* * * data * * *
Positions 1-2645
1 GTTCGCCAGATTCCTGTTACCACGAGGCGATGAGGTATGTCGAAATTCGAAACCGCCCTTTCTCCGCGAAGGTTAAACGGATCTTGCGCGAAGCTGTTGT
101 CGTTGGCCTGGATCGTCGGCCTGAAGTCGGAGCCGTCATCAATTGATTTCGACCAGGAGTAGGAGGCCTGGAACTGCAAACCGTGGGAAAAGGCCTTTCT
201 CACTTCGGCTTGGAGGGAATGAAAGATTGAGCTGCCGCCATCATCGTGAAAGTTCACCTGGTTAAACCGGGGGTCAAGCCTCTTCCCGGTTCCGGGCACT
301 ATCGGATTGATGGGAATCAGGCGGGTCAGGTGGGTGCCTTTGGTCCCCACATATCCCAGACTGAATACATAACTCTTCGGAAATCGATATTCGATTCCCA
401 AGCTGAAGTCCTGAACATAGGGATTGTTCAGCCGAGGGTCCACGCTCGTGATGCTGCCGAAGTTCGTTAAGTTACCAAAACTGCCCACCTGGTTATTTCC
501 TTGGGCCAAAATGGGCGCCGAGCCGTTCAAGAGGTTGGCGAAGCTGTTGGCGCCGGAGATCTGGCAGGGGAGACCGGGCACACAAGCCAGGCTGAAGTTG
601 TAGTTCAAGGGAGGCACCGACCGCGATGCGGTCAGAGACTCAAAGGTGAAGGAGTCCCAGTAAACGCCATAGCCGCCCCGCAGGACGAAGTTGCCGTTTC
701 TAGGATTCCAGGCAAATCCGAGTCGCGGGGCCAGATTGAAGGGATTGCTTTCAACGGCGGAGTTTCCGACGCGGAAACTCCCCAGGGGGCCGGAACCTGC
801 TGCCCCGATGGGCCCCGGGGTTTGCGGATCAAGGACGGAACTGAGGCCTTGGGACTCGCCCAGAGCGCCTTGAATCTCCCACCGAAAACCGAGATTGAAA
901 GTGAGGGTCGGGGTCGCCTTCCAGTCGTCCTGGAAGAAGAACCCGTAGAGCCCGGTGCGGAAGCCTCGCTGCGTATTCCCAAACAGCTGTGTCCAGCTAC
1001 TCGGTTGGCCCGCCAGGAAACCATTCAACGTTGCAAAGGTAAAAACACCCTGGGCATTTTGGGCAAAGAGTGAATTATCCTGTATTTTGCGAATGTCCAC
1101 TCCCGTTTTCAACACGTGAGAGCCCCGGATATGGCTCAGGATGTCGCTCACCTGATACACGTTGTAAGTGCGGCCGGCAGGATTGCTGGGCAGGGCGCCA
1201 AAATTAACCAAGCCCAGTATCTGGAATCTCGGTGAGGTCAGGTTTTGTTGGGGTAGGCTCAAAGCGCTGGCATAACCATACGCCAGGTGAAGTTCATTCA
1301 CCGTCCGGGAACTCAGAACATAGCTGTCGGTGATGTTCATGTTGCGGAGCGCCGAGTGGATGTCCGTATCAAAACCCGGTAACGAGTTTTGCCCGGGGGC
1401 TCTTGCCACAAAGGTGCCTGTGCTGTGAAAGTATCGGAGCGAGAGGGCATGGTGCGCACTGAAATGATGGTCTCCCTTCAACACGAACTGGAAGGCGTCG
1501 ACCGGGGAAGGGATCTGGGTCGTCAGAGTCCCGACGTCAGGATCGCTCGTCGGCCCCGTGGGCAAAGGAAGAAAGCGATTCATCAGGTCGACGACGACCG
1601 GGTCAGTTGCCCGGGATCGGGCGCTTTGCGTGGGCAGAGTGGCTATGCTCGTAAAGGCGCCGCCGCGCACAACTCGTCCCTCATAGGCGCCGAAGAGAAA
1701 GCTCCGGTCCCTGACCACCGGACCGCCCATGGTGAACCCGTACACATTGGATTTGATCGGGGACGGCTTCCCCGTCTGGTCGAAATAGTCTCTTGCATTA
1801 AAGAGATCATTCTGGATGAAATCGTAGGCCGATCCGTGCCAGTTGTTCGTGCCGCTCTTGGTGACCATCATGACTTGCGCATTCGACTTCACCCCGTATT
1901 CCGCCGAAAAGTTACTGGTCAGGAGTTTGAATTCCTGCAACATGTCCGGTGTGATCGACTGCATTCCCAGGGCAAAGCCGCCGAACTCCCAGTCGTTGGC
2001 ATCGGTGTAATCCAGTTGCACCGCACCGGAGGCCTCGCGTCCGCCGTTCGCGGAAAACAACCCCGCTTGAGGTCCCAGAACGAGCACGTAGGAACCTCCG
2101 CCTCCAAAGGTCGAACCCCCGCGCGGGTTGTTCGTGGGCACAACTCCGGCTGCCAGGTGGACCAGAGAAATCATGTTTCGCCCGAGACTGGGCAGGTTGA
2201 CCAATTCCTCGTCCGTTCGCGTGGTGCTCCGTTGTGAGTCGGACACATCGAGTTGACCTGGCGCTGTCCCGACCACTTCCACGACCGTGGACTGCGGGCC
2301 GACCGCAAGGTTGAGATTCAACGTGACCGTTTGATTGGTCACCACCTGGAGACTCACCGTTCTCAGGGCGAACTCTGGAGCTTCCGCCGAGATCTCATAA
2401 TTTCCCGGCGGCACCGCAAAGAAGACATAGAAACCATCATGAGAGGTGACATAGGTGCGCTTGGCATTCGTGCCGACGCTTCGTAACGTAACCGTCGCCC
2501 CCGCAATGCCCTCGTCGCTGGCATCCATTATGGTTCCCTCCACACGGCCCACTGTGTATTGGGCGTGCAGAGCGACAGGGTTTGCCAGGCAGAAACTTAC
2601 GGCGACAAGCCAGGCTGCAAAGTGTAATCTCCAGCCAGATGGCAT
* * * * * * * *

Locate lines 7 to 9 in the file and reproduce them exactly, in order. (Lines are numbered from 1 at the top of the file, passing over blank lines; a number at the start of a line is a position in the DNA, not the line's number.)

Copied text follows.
501 TTGGGCCAAAATGGGCGCCGAGCCGTTCAAGAGGTTGGCGAAGCTGTTGGCGCCGGAGATCTGGCAGGGGAGACCGGGCACACAAGCCAGGCTGAAGTTG
601 TAGTTCAAGGGAGGCACCGACCGCGATGCGGTCAGAGACTCAAAGGTGAAGGAGTCCCAGTAAACGCCATAGCCGCCCCGCAGGACGAAGTTGCCGTTTC
701 TAGGATTCCAGGCAAATCCGAGTCGCGGGGCCAGATTGAAGGGATTGCTTTCAACGGCGGAGTTTCCGACGCGGAAACTCCCCAGGGGGCCGGAACCTGC